Brick Streets of Freedman's Town
Brick streets are becoming extremely rare in Houston, and in my neighborhood there are only two: Andrews and Wilson. The two intersecting lanes just west of downtown cut a slice out of Freedman's Town, so named for its population of freed slaves founded just after the Civil War to accommodate an influx of freed slaves migrating to Houston to seek jobs. There isn't much left of the African American community that once made its home here, and nearly all of the real estate been demolished to make way for upscale apartments and condominiums housing a largely white population. The new residents have plenty of income to live within the shadow of the high-rise businesses of downtown, and most have no school-age children to dictate the imperative access to a good education .
Andrews Street even today bears the vestige of railroad tracks from the only line circling through Freedman's Town to bring black laborers from their homes to work in other parts of the city. Just where the trolley line curves north onto Wilson Street a couple of houses bear historical markers noting the homesites of two prominent African American citizens. Rutherford B. Yates, a son of John Henry (Jack) Yates, lived at 1318 Andrews in a modest cottage partly restored. Rutherford was a printer, and the son of John Henry (Jack) Yates, minister and namesake of Yates High School near the University of Houston. Just across the street at 1319 a similar house was the home of Ned Pullam, a preacher and entrepreneur whose business ventures included a brick factory which may have produced the bricks for the streets. Citizens of the neighborhood petitioned to have the trolley route paved but the government balked, so the citizens banded together and paved the streets themselves.
Andrews Street is so narrow the trolley must have made for quite a spectacle lumbering down the lane, stopping here and there to pick up workers and carry them to their jobs in other parts of the city. As the trolley car made the sharp bend at the corner of Andrews and Wilson streets, I can imagine the bell clanging loudly to warn of its approach. The trolley would have filled the narrow street to capacity, leaving little room for pedestrians, much less delivery vehicles such as ice trucks or milk wagons. In the turn of the century world of Houston, many deliveries would have been borne by draft animals, and automobiles would have been very few indeed.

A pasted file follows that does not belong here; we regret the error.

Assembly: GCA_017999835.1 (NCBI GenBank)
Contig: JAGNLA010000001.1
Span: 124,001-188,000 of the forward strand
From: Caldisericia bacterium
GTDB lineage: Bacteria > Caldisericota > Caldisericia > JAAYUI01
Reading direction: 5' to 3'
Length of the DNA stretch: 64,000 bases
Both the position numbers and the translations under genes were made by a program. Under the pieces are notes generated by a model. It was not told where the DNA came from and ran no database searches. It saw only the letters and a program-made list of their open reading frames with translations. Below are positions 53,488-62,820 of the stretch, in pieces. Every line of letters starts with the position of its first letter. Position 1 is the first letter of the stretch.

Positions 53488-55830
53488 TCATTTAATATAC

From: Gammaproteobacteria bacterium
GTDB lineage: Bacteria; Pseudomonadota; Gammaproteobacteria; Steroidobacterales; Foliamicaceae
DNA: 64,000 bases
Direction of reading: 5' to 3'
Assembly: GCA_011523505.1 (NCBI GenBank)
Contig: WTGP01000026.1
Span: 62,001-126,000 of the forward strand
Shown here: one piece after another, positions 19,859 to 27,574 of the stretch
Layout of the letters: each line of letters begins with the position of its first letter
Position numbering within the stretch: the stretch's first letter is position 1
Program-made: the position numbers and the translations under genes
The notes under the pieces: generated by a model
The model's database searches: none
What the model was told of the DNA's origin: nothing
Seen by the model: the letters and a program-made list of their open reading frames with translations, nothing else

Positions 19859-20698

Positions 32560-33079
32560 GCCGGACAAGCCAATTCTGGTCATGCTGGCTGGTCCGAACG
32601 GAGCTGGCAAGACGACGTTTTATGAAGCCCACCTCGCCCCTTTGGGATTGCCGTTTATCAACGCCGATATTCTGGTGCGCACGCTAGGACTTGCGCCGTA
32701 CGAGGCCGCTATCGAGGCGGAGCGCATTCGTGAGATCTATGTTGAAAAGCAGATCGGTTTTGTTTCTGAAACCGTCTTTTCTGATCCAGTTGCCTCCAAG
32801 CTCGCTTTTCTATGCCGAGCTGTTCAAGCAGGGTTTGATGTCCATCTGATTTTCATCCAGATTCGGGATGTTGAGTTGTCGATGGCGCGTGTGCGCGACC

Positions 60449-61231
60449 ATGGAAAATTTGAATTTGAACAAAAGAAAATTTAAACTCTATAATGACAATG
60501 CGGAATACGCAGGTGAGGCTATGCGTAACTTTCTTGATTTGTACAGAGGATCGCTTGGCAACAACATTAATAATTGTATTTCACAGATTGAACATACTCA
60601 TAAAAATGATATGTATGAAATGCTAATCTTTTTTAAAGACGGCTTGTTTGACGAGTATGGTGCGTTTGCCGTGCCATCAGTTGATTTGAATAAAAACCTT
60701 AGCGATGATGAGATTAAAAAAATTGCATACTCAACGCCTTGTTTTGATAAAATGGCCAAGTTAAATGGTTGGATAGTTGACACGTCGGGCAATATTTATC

John Henry "Jack" Yates (1828–1897) was one of the first freed slaves to live in Freedman's Town when it was founded just after the Civil War, working as a drayman by day and preacher by night. When Antioch Baptist Church was founded in 1866, Yates was named as its first pastor. Yates bought several lots on Andrews Street in 1869, and at #1318 he built the house in which he raised a large family which included his eldest, Martha, and sons Rutherford B., and Willis. Rutherford built a house next door at #1314 in 1912 to continue his family's connection in Freedman's Town.
Having been taught to read as a young slave child, (against the prevailing laws) by his mistress, Jack cared a great deal about education. Five of his children taught school, and his daughter Maria did mission work around the country. He was a founder of Houston Academy for black children, and Bishop College in Marshall after trying to locate the school in Houston. When his first wife Harriet died, he married Annie Freeman and had one more son, Paul. In 1891 he organized Bethel Baptist Church and was pastor there until his death. In 1926 Jack Yates High School was named in his honor.
Jack's son Willis owned and operated a steam cotton gin in the 1880's, perhaps the only black man in the county to do so. Rutherford was raised by white missionaries (?) and received his degree from Bishop College. He was a teacher and founder of Yates Printing Company. Rutherford and Paul wrote The Life and Efforts of Jack Yates, later published by Texas Southern University Press in 1985. Paul graduated from Prairie View A&M and taught at Houston Academy.
In 1994 John Henry Yates's home at #1318 was moved from Andrews Street to Sam Houston Park where tours are available to see how freed slaves lived in the late 19th century.
by Boneta Harris:
" The ordained entrepreneur: Rev. Nathan ("Ned") P. Pullum